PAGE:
WASHINGTON – An Omaha, Neb., man was sentenced today in Omaha to 18 months in prison for committing wire fraud while serving a term of supervised release as part of a scheme to obtain corrupt payments from an individual facing criminal charges in return for a promised reduction in the individual’s prison sentence, announced Assistant Attorney General Lanny A. Breuer of the Justice Department’s Criminal Division.
Austin Galvan, 30, was sentenced by U.S. District Judge Joseph F. Bataillon for the District of Nebraska. In addition to his prison term, Galvan was ordered to serve three years of supervised release following the prison term and to pay $1,300 in restitution.
Galvan pleaded guilty on Feb. 6, 2012. According to court documents, Galvan told an associate who was facing federal criminal charges that Galvan had a law enforcement contact who could secure a substantial reduction in his associate’s prison sentence in exchange for corrupt payments. Galvan, in fact, had no such contact. At the time, Galvan was serving a term of supervised release.
According to his plea agreement, in subsequent conversations, Galvan urged his associate not to cooperate with federal authorities. Galvan admitted that he used the ruse of his fake law enforcement contact to solicit $ 21,300 in corrupt payments. Galvan also admitted that he provided his associate with what Galvan claimed was official material received from his purported law enforcement contact, including an audio recording of a court hearing and the business card of a federal judge who would assist in securing the sentence reduction. In fact, the federal judge was not handling the case and the audio recording was available to the public.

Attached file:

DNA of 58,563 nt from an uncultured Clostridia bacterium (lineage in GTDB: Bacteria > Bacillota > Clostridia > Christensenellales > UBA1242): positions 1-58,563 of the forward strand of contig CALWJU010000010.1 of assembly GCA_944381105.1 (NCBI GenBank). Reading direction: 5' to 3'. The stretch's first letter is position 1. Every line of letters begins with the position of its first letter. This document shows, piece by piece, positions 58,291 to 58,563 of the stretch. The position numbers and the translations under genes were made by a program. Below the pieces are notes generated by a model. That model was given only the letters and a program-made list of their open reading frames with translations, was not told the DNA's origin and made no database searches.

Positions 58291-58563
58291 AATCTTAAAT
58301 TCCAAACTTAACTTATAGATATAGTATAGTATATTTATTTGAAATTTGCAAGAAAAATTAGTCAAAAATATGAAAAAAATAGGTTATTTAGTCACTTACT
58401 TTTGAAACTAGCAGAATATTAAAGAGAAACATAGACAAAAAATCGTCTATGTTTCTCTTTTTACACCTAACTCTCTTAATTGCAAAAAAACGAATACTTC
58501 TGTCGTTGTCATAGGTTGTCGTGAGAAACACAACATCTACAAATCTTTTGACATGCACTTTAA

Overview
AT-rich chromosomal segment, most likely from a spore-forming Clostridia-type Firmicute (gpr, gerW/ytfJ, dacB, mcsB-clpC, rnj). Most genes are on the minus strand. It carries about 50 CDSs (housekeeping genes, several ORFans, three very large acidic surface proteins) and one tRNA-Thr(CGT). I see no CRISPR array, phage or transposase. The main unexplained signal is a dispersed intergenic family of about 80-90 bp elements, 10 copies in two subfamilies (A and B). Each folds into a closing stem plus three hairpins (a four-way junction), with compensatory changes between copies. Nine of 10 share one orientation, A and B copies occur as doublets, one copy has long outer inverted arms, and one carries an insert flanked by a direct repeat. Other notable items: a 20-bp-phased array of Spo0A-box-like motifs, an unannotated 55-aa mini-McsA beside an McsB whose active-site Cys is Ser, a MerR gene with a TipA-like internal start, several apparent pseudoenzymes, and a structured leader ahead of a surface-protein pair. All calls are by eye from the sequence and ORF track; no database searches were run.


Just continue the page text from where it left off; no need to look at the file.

The case was prosecuted by Trial Attorneys Kevin Driscoll and Barak Cohen of the Criminal Division’s Public Integrity Section. The case was investigated by the FBI’s Omaha Division.